Hi friends, there have been a couple additions to the “out there on the web” category of things since I last posted an update.
- I Didn’t Know How to Ask (Or What Would Have Happened if I Had) (Guest blog for Rose Madrid Swetman)
This is a guest post as part of Rose’s series on being a woman in ministry in a patriarchal world. Since she used the word “pioneering” in her series tile, I thought of that one time I started a new on-campus Christian group at my alma mater.
It was a good time in a lot of ways – well, really mostly just because the students were great, and also because it was exciting to try new things and dream of what could be – but it was also a rough time. This essay explores part of why it was rough, and how I see gender and patriarchy playing into that.
I imagine these reflections are relatable for anyone who’s had a hard time asking for what they need – or who has asked but has not been received well.
2. The People Who Have Always Had Questions (Feminism & Religion)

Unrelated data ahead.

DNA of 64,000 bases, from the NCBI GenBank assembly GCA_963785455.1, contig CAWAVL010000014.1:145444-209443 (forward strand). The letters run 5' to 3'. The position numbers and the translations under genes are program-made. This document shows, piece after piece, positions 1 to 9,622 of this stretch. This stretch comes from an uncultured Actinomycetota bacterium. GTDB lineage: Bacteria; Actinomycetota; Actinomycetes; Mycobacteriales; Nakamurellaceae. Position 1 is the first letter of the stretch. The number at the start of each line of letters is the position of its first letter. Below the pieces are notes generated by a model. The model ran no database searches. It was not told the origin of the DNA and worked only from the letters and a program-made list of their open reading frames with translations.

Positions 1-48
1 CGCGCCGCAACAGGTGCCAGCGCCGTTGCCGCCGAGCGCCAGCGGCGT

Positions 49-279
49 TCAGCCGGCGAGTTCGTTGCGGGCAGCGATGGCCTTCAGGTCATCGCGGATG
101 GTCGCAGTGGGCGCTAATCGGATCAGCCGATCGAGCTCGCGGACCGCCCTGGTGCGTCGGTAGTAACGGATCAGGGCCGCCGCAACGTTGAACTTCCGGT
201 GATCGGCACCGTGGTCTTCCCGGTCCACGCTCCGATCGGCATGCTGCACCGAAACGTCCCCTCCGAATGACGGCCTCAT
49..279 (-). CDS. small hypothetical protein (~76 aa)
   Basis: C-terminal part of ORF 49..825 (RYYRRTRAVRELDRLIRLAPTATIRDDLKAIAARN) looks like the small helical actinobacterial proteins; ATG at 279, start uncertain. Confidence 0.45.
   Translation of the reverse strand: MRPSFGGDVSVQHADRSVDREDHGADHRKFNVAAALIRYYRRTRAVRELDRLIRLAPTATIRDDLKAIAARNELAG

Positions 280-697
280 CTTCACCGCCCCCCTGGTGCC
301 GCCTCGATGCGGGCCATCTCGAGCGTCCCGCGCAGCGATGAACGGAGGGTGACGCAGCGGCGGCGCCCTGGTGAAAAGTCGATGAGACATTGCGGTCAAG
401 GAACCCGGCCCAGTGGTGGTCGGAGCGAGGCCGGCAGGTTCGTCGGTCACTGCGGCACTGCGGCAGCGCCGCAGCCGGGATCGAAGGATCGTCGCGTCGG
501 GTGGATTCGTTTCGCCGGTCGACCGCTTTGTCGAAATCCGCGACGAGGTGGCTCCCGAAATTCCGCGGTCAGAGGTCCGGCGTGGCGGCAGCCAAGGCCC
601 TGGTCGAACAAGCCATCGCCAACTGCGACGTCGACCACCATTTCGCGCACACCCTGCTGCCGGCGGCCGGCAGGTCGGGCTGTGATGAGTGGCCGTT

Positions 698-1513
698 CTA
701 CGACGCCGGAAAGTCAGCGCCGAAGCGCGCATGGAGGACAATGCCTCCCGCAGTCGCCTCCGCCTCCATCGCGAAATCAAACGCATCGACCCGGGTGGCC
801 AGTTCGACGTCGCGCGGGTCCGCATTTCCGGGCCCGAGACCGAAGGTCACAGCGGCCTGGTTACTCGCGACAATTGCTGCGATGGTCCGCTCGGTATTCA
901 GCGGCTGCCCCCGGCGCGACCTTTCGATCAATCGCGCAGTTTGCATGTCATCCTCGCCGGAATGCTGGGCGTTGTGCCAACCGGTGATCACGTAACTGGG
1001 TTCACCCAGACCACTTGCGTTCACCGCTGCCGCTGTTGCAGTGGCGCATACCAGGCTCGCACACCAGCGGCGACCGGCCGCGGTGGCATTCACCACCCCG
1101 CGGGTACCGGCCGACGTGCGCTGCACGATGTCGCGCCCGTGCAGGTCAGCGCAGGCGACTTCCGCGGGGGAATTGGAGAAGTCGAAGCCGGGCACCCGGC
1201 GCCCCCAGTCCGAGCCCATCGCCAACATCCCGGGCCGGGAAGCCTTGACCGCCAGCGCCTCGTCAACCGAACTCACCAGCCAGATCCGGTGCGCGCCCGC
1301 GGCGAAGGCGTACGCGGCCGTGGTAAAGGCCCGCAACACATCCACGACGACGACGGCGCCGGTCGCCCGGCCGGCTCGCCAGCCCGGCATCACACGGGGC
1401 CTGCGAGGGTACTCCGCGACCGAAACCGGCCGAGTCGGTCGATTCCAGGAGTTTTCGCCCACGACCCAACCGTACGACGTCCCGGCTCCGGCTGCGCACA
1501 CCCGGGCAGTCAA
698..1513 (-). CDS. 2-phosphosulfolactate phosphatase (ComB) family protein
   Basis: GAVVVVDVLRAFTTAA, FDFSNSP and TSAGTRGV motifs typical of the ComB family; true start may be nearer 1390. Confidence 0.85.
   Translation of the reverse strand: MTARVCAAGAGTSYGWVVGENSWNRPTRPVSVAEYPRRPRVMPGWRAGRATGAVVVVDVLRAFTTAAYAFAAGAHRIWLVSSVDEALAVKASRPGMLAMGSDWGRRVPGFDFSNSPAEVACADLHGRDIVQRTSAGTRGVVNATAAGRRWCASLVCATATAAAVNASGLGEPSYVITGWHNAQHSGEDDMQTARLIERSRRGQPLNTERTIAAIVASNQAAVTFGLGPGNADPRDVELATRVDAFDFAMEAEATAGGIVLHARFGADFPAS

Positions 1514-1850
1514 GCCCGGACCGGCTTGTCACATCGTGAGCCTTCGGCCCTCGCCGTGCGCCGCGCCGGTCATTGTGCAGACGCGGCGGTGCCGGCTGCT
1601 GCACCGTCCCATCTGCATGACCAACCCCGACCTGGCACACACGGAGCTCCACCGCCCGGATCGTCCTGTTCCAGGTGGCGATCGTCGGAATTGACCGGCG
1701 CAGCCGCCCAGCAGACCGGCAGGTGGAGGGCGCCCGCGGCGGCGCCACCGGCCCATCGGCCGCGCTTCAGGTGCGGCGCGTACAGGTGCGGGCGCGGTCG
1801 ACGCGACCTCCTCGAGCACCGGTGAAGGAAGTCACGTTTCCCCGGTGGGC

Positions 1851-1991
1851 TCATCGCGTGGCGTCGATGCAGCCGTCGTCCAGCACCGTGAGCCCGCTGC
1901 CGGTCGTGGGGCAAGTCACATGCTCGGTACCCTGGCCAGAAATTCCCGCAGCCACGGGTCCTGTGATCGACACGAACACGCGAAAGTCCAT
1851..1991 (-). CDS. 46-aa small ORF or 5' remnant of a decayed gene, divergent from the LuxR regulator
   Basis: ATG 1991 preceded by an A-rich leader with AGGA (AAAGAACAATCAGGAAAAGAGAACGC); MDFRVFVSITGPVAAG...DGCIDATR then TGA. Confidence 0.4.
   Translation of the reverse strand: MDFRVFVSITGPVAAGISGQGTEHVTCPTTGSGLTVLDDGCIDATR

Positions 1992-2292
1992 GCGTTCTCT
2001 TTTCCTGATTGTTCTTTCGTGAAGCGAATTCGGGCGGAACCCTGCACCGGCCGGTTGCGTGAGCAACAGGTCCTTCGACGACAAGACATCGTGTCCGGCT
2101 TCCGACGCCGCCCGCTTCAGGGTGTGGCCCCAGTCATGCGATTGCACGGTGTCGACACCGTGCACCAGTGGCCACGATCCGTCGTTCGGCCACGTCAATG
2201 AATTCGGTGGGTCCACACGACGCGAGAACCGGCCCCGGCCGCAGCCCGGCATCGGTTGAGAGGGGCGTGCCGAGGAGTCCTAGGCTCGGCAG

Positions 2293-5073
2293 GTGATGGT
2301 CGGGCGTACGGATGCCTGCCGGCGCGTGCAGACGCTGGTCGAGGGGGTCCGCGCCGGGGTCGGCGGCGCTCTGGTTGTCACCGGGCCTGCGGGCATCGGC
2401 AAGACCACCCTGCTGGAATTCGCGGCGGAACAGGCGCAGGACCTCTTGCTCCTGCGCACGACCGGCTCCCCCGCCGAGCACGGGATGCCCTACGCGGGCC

I liked this piece by Jemar Tisby about evangelicals as “the people who don’t have any questions,” and I see my essay for Feminism & Religion as a sort of addendum to it. I’m not disagreeing with anything so much as wondering out loud how gender plays into everything.
Reading bell hooks’ The Will to Change at the same time as I was thinking about these things felt relevant and fruitful. This need for certainty as a means of control, this impulse to have an answer to every question and to coerce everyone to agree with these answers – all the things Tisby names – are endemic to white evangelicalism, and also to patriarchy.
(Agree? Disagree vehemently? Read Tisby’s The People Who Don’t Have Any Questions, read my The People Who Have Always Had Questions, and let me know what you think.)
Hope you enjoyed this brief update and find these articles thought-provoking! As always, I’d love to hear from you.